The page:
The editorial points out that no women of color have served as a federal judge in Minnesota, and that there is a “chorus of pleas to fill [Davis’s] seat with a person of color — and particularly a woman of color.” Playing an active role, the editorial says, is The Infinity Project, a Justice at Stake partner organization. It advocates for greater diversity in the Eighth Circuit. Read more
BULLETIN: “This is a brazen political attack on the independence of the judicial branch, of the ‘end run’ variety,” said Debra Erenberg, Justice at Stake Director of State Affairs. “Judges can’t do their jobs when legislators threaten their livelihood for ruling on properly-presented legal cases. The legislative branch needs to respect the unique role of courts in protecting everyone’s rights, regardless of whether it’s politically popular or expedient to do so.”
A bill filed in the South Carolina House Judiciary Committee would automatically remove from the case any judges who recognize or uphold marriages for same-sex couples, according to Gavel to Gavel, a publication of the National Center for State Courts.
“No state or local taxpayer funds or governmental salaries may be paid for an activity that includes the licensing or support of same-sex marriage,” the bill states. It also declares, “No state or local governmental employee officially shall recognize, grant, or enforce a same-sex marriage license.”
The bill goes on to say, “If a judicial officer violates this section, that judicial officer is disqualified from office pursuant to Section 19, Article V of the South Carolina Constitution, 1895.” According to Gavel to Gavel, that provision says, “The General Assembly shall specify the grounds for disqualification of Justices and judges to sit on certain cases. The General Assembly shall also provide for the temporary appointment of men learned in the law to sit as special Justices and judges when the necessity for such appointment shall arise.” Read more
An American Law Journal feature on “The Cost of the Pennsylvania Supreme Court Scandal and Judges Behaving Badly” includes interviews of guests including Lynn Marks of Pennsylvanians for Modern Courts, a Justice at Stake partner group.
“The porn emails got the headlines,” says Marks, referring to the latest scandal (see Gavel Grab), “but that was just the tip of the iceberg.” PMC is advocating for a switch from judicial elections to merit selection of judges in Pennsylvania. A Legal Intelligencer article about the show is available through Google.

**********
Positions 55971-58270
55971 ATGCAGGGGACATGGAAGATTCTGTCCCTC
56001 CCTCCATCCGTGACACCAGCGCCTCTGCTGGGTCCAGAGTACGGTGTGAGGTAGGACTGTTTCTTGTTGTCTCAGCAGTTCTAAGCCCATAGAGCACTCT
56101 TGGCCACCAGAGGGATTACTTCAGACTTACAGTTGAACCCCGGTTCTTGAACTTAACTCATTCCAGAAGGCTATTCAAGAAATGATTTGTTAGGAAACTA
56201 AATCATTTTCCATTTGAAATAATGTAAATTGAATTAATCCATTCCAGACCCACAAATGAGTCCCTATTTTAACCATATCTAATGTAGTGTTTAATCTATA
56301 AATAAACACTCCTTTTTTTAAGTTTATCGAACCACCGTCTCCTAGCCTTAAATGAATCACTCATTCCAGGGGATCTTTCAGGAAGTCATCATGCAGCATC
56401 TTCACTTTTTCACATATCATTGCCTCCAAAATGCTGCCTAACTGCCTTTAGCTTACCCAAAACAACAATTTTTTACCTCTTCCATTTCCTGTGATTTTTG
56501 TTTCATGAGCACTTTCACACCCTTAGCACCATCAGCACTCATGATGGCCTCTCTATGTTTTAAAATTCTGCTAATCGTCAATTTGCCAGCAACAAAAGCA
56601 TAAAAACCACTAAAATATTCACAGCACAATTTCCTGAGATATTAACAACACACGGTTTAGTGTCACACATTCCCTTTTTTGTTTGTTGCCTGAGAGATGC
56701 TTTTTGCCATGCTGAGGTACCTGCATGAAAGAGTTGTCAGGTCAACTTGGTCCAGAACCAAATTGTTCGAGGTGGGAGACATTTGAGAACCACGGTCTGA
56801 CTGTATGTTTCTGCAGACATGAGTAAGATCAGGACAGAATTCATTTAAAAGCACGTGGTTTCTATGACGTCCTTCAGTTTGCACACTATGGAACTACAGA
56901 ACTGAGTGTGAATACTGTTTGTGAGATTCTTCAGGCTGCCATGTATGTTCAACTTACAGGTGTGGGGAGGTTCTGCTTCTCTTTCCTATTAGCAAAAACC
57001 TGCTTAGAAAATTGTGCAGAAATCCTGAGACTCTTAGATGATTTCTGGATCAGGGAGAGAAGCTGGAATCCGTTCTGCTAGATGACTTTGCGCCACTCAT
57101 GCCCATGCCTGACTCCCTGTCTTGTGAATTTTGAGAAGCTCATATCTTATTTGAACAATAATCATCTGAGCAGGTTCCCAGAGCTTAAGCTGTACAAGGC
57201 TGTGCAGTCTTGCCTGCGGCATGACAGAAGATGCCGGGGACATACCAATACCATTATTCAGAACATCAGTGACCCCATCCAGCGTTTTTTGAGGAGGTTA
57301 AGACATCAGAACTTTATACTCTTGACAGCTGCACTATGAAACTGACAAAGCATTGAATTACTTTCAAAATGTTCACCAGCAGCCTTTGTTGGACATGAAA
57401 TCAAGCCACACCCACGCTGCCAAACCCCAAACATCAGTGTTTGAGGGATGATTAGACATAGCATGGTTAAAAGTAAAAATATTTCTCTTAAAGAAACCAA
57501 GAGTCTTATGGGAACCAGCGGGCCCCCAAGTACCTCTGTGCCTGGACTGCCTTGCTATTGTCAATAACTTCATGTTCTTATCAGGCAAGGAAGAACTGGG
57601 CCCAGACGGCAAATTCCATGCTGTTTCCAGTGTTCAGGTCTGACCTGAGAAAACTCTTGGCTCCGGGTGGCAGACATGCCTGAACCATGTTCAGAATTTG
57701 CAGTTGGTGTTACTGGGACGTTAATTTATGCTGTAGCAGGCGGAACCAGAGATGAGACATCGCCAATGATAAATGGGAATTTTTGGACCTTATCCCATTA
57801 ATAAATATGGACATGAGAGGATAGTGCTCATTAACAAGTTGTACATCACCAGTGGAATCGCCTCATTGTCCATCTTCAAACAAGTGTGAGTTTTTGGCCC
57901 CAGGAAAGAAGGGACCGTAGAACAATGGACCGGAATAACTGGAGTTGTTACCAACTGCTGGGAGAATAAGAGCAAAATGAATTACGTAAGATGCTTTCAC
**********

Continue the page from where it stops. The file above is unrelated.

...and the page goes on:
Editorials are calling for consideration of changing the way judges are selected in one state where elections were held recently and another where a scandal has resulted in a new high court vacancy.
In Ohio, a Canton Repository editorial asked, “Is it time to change way judges are selected?” It also asserted, “Chief justice thinks so, but Ohioans need to be brought into the conversation.”
Chief Justice Maureen O’Connor, remarking on a high number of uncontested judicial elections in the state this year, recently said Ohio ought to consider appointing judges rather than electing them (see Gavel Grab). Read more
The Michigan Campaign Finance Network, a Justice at Stake partner organization, says unreported, unregulated “dark money” bankrolled the majority of costs for TV advertising in Michigan’s 2014 Supreme Court and attorney general campaigns.
The Michigan Republican Party spent $4.2 million on ads about Supreme Court candidates “but reported no television advertising to the Michigan Bureau of Elections” due to a loophole in state law, MCFN said in a news release. It said the Center for Individual Freedom, a Virginia-based 501(c)(4) “social welfare” corporation, spent $468,000 for broadcast advertising supportive of the Republican nominees and the advertising was not reported to the Bureau of Elections.
“When such expenditures are not reported, the donors behind the spending are not reported either,” MCFN noted. Read more